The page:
Our strategic plan defines Sustainable as: “empower communities & enable access to expertise.' Our work around this theme is very diverse, as we aim to contribute to Scotland’s ecological, environmental, cultural, and economic sustainability.  Many of our  “sustainable” projects” facilitate communications between academics, professionals, and local communities to encourage positive relationships and meaningful collaborations.

To explore some of our Sustainable  work, see below:

Sustainability Dinner

Our first RSE Fellows and Young Academy membership event, this networking dinner was aimed at stimulating discussion and future work encompassing this strategic theme.

YAS challenged five speakers to present on the topic of Sustainabillity in pecha-kucha style format.

Feedback for this event was overwhelmingly positive, and it is hoped that it will result in new project proposals encompassing this strategic theme.

A full report of this event may be found here.

Addressing Hate & Violence

A workshop event took place on 8th July 2013, bringing together over 50 stakeholders comprising community activists, representatives from Police Scotland, central and local government, academia as well as members of faith, gender, sexual orientation and race groups.  Co-coordinated by YAS members Asif Ishaq and Jeffrey Murer, the event has a particular focus on societal wellbeing.  Delegates discussed their experience of the challenges facing Scotland’s diverse communities and explored possible approaches to build stronger communities. You can read a full report from the session here.

The Scottish Approach to Community

On the 2nd March, 2015, YAS hosted a workshop at the Royal Scots Club whichbrought together representatives of the Muslim Council of Scotland, the Church of Scotland, Police Scotland including the Scottish Muslim Police Association, Scottish Government, the Young Academy of Scotland, and a number of local NGOs and researchers from the Universities of St Andrews, Strathclyde, and Glasgow Caledonian.  22 people participated in the day-long event which focused on community engagement, cross-community tensions, and hate crime in Scotland.

Much of the discussion reflected on perceptions of radicalization, especially in light of the attacks in Paris on the satirical weekly Charlie Hebdo. This led to further discussions on the politicization of speech, including questions as to whom has free speech and what are the responsibilities of the press in reporting conflict.

A member of the Muslim Council of Scotland said: “Imams are afraid of speaking out because they don’t want their words to be picked up and used in narratives out of context.  But then they are accused of not speaking out.  We need to address questions of care not to destroy someone’s language, otherwise we end up with no speech.”

A representative a Muslim youth organization from Glasgow further added on the topic of radicalization: “Young people feel really uncomfortable with the word “moderate”.  Many prefer more emotional and energized voices.  Many feel apologetic about being Muslim, rather than seeing this as a strength.  This is the current problem in the Muslim community: how to turn cultural tradition into pride rather than humility.  But the worry of “radicalization” makes that very difficult.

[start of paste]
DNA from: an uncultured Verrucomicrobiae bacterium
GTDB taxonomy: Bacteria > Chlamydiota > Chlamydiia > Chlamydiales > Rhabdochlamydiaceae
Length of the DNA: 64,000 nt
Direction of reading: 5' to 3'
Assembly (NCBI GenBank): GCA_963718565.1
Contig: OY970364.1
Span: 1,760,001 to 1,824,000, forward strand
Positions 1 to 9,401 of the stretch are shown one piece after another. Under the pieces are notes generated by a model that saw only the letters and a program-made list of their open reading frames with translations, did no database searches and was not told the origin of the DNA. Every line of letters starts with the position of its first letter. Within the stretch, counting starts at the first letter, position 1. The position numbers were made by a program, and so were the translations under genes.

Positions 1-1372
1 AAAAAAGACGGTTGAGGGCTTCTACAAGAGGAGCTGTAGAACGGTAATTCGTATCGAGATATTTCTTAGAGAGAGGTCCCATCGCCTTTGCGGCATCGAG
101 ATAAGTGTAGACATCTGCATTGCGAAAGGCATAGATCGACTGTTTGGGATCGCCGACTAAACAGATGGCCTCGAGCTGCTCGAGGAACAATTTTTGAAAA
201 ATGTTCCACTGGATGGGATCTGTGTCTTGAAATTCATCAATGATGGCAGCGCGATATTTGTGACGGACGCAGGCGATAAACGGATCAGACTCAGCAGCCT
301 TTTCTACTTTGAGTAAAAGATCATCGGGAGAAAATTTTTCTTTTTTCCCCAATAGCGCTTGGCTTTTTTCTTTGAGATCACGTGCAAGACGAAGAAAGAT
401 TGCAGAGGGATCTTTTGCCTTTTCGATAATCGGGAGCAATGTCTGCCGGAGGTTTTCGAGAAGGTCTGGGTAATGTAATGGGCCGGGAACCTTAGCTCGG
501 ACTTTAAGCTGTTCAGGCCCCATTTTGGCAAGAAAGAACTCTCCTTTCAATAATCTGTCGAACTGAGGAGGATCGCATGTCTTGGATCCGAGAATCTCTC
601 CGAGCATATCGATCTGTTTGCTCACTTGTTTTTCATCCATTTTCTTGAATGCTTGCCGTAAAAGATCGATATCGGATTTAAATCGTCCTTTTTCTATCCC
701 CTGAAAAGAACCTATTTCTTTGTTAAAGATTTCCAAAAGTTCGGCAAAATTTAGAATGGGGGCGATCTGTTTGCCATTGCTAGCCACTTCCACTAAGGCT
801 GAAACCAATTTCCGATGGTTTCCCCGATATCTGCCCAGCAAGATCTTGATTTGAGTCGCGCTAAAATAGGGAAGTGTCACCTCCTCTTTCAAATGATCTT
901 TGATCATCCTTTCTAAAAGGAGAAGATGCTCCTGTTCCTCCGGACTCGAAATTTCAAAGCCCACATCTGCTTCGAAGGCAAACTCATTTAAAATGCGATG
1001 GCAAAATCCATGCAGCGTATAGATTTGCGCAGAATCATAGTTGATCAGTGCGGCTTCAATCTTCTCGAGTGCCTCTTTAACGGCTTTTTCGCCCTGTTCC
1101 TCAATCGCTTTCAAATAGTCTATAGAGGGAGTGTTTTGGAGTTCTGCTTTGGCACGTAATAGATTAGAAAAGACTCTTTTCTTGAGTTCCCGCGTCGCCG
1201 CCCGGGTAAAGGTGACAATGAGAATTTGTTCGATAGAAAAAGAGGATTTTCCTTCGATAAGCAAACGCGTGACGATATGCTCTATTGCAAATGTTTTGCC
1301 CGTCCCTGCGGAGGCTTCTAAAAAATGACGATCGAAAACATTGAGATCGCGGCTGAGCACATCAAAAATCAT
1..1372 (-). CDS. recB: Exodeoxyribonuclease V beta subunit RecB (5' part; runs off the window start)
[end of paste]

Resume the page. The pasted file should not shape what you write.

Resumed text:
A representative of a different local NGO stated that a recent survey in the UK suggested that nearly 60% of British people believe that Islam is incompatible with values of the West.  She asked, “how are we supposed to be members of the community, how are we supposed to contribute, when we are seen as not fitting in before we do anything at all?”  This raised further questions as to how the police and Scottish Government interact with the various Muslim communities in Scotland to reinforce their belonging.

The workshop had both sessions of all participants and break-out sessions in which it was possible to have more engaged and intimate conversations.  These sessions raised questions as to the role of the media in both improving community relations and being held to account when they sensationalize stories and inflame community tensions. 

The workshop closed with a discussion of where to go in the future.  It was noted that members of the business community and the private sector should be invited to future events.  There was a focus on how does the police address these concerns if there is little diversity of understanding of the Muslim experience in Scotland.  While the meeting and the participants were upbeat, a concern permeated the workshop.  It appears that Scotland is more inviting to Muslims than England, as expressed by many of the participants; nevertheless, there was worry that things could easily turn worse.  Scotland still needs to work very hard to incorporate all of its communities into a rich and varied whole.  This was the desire of all of the workshop participants.


Our Members

I am a palaeontologist and geologist on the faculty of the School of GeoSciences at the University of Edinburgh. I study the anatomy, genealogy, and evolution of dinosaurs and other extinct animals, with the aim of understanding how evolution works over long time scales and how the earth changes over time. I am also a keen communicator of science: I have written several books for kids and adults, appear often on television and radio, and consult regularly with the press.

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